UW School of Dentistry

Dr. Peter Milgrom receives ADA’s highest research honor

Peter MilgromDr. Peter Milgrom of Oral Health Sciences has received the Norton M. Ross Award for Excellence in Clinical Research, the American Dental Association’s highest such honor. The award, established in 1991, honors those who have “made significant contributions in clinical investigations that have advanced the diagnosis, treatment, and/or prevention of craniofacial-oral-dental diseases, as well as outstanding research endeavors in other areas.”

Dr. Milgrom joins Dr. Roy Page and Dr. Samuel Dworkin in the ranks of UW dental faculty who have received the award. Only the dental faculties at Harvard and the University of North Carolina, with four each, have more Ross Award recipients. The 1994 winner at UNC, Dr. William R. Proffit, received his degree in orthodontics from the UW.

“It’s a huge honor to be recognized by your peers and to know that my work for those who face disparities in oral health – poor children and their families, mentally ill, and the fearful – has helped a lot of people and contributed to dentistry,” Dr. Milgrom said. “The award also speaks eloquently of the strengths of the University of Washington – where I have been a member of the faculty since 1974 – and our community. International-level clinical research is a team effort, and my colleagues and students in the Northwest Center to Reduce Oral Health Disparities, the Schools of Dentistry and Public Health, and our funders at NIDCR and HRSA deserve much acclaim.”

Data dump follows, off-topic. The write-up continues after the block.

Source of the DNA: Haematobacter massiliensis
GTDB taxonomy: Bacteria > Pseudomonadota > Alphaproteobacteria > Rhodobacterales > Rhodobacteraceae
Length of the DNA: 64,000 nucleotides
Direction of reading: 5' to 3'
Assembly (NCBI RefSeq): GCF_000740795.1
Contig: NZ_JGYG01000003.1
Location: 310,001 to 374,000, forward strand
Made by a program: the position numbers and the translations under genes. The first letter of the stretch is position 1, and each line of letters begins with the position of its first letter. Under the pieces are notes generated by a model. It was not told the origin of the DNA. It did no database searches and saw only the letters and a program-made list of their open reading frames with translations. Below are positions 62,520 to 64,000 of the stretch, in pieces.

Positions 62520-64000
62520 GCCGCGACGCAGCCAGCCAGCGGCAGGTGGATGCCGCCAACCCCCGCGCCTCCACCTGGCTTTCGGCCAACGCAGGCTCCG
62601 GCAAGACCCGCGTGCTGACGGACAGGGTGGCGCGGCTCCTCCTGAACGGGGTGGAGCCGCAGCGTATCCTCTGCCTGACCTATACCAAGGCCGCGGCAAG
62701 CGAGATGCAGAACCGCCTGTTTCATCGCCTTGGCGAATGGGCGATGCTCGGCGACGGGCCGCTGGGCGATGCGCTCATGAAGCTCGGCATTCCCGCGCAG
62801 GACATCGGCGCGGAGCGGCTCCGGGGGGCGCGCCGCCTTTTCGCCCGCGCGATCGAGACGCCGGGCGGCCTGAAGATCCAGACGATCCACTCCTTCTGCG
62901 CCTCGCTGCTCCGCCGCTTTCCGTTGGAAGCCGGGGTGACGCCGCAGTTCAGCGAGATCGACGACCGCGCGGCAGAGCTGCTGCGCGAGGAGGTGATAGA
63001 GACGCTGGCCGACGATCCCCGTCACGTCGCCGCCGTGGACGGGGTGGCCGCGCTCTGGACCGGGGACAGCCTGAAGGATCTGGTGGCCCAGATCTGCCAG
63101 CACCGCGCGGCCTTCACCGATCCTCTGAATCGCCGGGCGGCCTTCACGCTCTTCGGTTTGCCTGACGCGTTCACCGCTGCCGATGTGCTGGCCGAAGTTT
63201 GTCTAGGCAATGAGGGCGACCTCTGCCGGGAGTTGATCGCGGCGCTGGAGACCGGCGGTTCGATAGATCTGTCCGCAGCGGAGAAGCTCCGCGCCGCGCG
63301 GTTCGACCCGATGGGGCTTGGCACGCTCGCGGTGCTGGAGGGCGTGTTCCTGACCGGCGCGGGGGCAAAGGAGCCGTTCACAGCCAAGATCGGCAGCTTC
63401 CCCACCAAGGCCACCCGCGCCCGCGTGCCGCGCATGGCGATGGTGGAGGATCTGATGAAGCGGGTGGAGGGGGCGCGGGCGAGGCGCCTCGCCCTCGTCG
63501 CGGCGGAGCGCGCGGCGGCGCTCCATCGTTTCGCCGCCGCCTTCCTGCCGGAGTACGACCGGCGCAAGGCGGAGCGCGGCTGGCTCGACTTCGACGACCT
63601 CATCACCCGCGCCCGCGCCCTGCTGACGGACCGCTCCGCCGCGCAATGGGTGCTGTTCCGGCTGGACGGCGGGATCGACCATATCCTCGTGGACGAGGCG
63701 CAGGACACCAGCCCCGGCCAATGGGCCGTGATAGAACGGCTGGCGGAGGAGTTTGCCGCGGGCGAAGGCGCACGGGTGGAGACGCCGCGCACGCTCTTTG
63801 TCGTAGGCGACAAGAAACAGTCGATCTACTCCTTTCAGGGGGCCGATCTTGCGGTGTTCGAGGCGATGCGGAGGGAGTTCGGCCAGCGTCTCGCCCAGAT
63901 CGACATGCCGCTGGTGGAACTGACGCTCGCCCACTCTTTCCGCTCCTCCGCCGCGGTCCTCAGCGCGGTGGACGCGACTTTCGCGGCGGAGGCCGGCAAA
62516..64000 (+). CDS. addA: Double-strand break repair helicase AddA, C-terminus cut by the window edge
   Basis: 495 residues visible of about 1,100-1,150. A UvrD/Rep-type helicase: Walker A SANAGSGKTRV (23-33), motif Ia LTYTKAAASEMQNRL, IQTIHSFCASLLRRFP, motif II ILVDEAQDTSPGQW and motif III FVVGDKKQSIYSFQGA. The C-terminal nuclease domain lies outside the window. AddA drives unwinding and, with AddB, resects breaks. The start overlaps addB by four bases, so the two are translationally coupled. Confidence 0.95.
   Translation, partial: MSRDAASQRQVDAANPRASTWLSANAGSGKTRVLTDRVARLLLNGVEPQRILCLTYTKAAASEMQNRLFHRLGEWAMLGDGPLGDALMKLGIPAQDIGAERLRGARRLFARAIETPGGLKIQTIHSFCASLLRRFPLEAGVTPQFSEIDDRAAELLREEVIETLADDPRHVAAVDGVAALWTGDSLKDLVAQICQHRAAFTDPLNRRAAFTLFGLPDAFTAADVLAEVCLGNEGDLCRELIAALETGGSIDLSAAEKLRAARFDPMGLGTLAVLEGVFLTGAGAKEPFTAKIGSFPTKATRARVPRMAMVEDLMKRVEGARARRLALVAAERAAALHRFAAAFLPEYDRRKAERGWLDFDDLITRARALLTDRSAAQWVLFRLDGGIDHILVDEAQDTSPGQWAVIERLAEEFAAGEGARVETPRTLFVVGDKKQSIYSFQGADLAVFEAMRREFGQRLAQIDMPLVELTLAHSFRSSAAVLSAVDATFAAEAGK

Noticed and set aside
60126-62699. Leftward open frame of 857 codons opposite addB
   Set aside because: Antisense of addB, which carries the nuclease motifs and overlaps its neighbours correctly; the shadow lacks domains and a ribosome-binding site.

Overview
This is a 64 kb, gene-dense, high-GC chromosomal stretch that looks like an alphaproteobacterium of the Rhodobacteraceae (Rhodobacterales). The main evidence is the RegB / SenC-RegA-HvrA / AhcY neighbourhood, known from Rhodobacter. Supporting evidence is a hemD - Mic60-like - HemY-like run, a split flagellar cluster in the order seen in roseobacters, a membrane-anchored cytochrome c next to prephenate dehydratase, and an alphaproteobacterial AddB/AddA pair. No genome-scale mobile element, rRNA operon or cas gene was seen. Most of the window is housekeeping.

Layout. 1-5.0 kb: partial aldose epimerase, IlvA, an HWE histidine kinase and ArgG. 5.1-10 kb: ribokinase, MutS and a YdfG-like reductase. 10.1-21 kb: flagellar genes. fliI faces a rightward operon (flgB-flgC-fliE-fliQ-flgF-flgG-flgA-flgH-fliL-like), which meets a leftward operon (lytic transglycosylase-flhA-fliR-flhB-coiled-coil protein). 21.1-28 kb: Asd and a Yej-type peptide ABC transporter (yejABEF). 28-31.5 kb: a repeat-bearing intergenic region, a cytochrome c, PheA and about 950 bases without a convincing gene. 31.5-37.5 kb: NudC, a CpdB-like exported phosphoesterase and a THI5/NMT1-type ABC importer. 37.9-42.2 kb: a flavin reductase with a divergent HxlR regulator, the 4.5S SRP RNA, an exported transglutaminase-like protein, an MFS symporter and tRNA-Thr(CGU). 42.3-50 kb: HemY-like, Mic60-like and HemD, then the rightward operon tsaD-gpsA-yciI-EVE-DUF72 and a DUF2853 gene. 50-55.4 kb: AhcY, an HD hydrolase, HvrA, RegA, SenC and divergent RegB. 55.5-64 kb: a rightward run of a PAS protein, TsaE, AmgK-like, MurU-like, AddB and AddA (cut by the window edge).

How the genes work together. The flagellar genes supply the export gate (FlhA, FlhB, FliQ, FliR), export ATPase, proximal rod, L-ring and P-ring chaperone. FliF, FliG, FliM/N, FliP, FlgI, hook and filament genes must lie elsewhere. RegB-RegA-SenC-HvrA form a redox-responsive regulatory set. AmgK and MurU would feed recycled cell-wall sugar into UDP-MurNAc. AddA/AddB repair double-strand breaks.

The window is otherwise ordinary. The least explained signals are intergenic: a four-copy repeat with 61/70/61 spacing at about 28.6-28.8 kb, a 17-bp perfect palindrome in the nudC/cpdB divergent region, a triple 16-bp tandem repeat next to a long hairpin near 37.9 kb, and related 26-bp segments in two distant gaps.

Dr. Milgrom has established an international reputation as a researcher, teacher and dental public health advocate, with a legion of accomplishments that include the founding of the Northwest Center and the Dental Fears Research Clinic, which is now 30 years old. He also wrote a standard textbook on dental phobias, Treating Fearful Dental Patients.

Together with Dr. Peter Domoto, former UW Chair of Pediatric Dentistry, he created Washington state’s much-lauded Access to Baby and Child Dentistry program, which seeks to improve access to care for low-income children. In addition to his work on dental fears, he has drawn wide attention for his research on early childhood caries. Most recently, his studies on the caries-inhibiting effects of xylitol syrup among children in the Marshall Islands drew worldwide notice.

Dr. Milgrom was nominated for the award by Dr. Doug Ramsay, Chair of Oral Health Sciences, who cited his colleague’s work on the epidemiology of dental fear, singling out Dr. Milgrom’s studies of behavioral and pharmacological interventions.

In addition to the $5,000 that comes with the award, Dr. Milgrom will be recognized with a commemorative plaque at a luncheon Oct. 20 during the ADA annual sessions in San Francisco.